Center for Biological Diversity

For Immediate Release, September 13, 2022


Will Harlan, (828) 230-6818,

Tricolored Bats Proposed for Endangered Species Act Protection

Imperiled Bats Will Be Protected But Denied Critical Habitat

ASHEVILLE, N.C.— In response to a petition and lawsuit from the Center for Biological Diversity, the U.S. Fish and Wildlife Service today proposed to protect tricolored bats as endangered under the Endangered Species Act. But the agency failed to designate critical habitat for the imperiled bats.

Tricolored bats are among the smallest bats in eastern North America — and among the most imperiled. In the past two decades, their populations have declined by 90% across most of the species’ range; one-third of colonies have disappeared entirely. They weigh less than a sheet of paper, yet each individual bat consumes up to a million insects per year, helping to control mosquitoes and agricultural pests.

“Tricolored bats are barely clinging to survival, and it’s high time to protect them,” said Will Harlan, a scientist at the Center. “White-nose syndrome is a devastating pandemic that has killed millions of bats. I’m thrilled that these tiny bats have finally been granted endangered species protection.”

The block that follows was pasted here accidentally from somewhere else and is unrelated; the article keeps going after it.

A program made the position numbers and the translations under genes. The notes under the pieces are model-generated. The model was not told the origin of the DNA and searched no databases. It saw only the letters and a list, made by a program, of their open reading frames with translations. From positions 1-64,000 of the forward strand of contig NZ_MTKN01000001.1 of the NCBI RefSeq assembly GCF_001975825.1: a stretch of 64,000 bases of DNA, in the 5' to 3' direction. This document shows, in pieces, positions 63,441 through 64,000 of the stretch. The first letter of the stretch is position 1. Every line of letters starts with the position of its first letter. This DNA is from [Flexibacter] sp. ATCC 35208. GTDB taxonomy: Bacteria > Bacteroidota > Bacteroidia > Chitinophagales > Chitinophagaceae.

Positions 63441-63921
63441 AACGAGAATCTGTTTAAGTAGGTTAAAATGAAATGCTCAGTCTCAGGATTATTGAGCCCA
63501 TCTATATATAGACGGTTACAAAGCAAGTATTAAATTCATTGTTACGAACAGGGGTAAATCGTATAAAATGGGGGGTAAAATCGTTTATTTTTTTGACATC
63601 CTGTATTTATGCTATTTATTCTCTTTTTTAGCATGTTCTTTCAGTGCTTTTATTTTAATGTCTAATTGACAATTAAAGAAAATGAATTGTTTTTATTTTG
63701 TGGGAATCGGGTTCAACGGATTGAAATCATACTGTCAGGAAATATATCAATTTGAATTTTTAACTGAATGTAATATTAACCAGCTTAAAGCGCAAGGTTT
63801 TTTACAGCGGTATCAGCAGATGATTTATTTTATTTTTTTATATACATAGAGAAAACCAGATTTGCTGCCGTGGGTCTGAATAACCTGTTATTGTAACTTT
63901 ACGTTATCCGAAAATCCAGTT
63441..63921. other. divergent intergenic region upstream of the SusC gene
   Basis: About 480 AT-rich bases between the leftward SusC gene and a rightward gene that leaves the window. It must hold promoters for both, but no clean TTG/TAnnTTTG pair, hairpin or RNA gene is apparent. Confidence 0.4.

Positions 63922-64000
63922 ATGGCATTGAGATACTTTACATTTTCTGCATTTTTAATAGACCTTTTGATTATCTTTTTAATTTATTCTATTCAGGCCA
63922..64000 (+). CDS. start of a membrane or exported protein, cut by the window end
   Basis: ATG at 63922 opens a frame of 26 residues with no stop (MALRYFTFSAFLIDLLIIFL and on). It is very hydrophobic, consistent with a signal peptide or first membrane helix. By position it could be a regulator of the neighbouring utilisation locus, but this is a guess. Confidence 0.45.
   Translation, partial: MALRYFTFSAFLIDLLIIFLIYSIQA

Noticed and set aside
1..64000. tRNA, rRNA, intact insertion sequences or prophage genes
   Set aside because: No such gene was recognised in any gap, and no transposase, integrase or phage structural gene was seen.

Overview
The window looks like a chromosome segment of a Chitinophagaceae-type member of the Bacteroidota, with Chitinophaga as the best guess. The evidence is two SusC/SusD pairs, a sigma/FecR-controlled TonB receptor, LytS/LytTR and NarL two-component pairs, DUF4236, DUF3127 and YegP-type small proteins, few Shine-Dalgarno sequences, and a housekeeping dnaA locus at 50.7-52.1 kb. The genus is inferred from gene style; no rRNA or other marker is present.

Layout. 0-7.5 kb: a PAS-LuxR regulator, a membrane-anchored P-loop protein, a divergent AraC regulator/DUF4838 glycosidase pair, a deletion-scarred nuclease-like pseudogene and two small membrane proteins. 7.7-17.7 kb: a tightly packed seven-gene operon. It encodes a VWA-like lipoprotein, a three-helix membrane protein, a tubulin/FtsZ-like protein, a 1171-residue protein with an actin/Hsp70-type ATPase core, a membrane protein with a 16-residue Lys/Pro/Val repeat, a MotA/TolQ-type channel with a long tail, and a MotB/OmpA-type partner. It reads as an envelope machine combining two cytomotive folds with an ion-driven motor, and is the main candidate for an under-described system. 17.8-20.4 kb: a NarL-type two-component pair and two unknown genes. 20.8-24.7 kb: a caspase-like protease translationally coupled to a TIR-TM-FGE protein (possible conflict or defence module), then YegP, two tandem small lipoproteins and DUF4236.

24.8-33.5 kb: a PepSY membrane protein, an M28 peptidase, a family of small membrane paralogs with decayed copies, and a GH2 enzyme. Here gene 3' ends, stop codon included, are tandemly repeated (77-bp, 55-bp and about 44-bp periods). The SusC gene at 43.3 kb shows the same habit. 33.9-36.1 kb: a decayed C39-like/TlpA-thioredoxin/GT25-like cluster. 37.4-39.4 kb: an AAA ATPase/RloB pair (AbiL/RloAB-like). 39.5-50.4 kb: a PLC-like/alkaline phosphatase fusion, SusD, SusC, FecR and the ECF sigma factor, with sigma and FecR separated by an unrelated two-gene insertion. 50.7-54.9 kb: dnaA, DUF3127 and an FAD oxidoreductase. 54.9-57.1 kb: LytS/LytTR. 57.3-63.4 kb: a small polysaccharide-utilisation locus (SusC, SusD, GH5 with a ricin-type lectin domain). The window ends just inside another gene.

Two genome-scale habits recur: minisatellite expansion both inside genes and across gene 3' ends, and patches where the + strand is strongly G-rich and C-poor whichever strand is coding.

The primary cause of tricolored bats’ steep and sudden decline is white-nose syndrome — a fungal disease that has spread across the species’ entire 39-state range. The fungus invades the bats’ skin, often during hibernation, causing them to wake up too soon, depleted of the resources they need to survive winter.

The Fish and Wildlife Service also identifies climate change and habitat loss as key threats. Tricolored bats rely on mature and old-growth forests with closed canopies for roosting and foraging, so logging and forest loss threaten their habitat and survival. Despite this the agency has declined to designate critical habitat as required by the Endangered Species Act.

“It’s baffling that the Fish and Wildlife Service acknowledged that habitat loss is one of the biggest threats to the tricolored bats’ survival but decided not to designate any critical habitat for them,” said Harlan. “These bats urgently need their homes protected to stop them from going extinct.”

Wind turbines are also cited as threats to tricolored bats, and the Fish and Wildlife Service endorses a solution that is already readily available: Curtailment of wind turbines at slow speeds when bats are flying can significantly reduce bat mortality.

Tricolored bat, Perimyotis subflavus, by Missouri Department of Conservation. Image is available for media use.

The Center for Biological Diversity is a national, nonprofit conservation organization with more than 1.7 million members and online activists dedicated to the protection of endangered species and wild places.

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